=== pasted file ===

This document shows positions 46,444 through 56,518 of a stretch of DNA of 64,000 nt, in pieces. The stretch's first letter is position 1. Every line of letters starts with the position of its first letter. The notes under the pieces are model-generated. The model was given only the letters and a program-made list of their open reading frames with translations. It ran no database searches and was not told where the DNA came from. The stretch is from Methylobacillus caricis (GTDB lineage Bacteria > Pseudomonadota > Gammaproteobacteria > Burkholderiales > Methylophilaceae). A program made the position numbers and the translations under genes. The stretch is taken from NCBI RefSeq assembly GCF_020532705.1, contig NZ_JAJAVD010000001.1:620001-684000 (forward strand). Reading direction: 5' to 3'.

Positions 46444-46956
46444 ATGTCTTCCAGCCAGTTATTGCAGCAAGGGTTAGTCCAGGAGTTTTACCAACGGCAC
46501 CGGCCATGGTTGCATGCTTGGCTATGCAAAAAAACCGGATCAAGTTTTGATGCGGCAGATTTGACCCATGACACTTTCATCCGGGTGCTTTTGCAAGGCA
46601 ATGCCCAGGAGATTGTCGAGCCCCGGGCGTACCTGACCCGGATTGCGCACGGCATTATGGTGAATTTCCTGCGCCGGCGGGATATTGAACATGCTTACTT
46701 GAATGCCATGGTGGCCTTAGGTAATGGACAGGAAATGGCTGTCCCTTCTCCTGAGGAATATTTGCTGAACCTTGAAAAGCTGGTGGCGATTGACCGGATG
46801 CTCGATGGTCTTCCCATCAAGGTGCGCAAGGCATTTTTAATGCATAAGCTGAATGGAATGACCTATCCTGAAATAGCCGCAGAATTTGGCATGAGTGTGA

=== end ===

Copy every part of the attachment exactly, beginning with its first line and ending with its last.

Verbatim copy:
This document shows positions 46,444 through 56,518 of a stretch of DNA of 64,000 nt, in pieces. The stretch's first letter is position 1. Every line of letters starts with the position of its first letter. The notes under the pieces are model-generated. The model was given only the letters and a program-made list of their open reading frames with translations. It ran no database searches and was not told where the DNA came from. The stretch is from Methylobacillus caricis (GTDB lineage Bacteria > Pseudomonadota > Gammaproteobacteria > Burkholderiales > Methylophilaceae). A program made the position numbers and the translations under genes. The stretch is taken from NCBI RefSeq assembly GCF_020532705.1, contig NZ_JAJAVD010000001.1:620001-684000 (forward strand). Reading direction: 5' to 3'.

Positions 46444-46956
46444 ATGTCTTCCAGCCAGTTATTGCAGCAAGGGTTAGTCCAGGAGTTTTACCAACGGCAC
46501 CGGCCATGGTTGCATGCTTGGCTATGCAAAAAAACCGGATCAAGTTTTGATGCGGCAGATTTGACCCATGACACTTTCATCCGGGTGCTTTTGCAAGGCA
46601 ATGCCCAGGAGATTGTCGAGCCCCGGGCGTACCTGACCCGGATTGCGCACGGCATTATGGTGAATTTCCTGCGCCGGCGGGATATTGAACATGCTTACTT
46701 GAATGCCATGGTGGCCTTAGGTAATGGACAGGAAATGGCTGTCCCTTCTCCTGAGGAATATTTGCTGAACCTTGAAAAGCTGGTGGCGATTGACCGGATG
46801 CTCGATGGTCTTCCCATCAAGGTGCGCAAGGCATTTTTAATGCATAAGCTGAATGGAATGACCTATCCTGAAATAGCCGCAGAATTTGGCATGAGTGTGA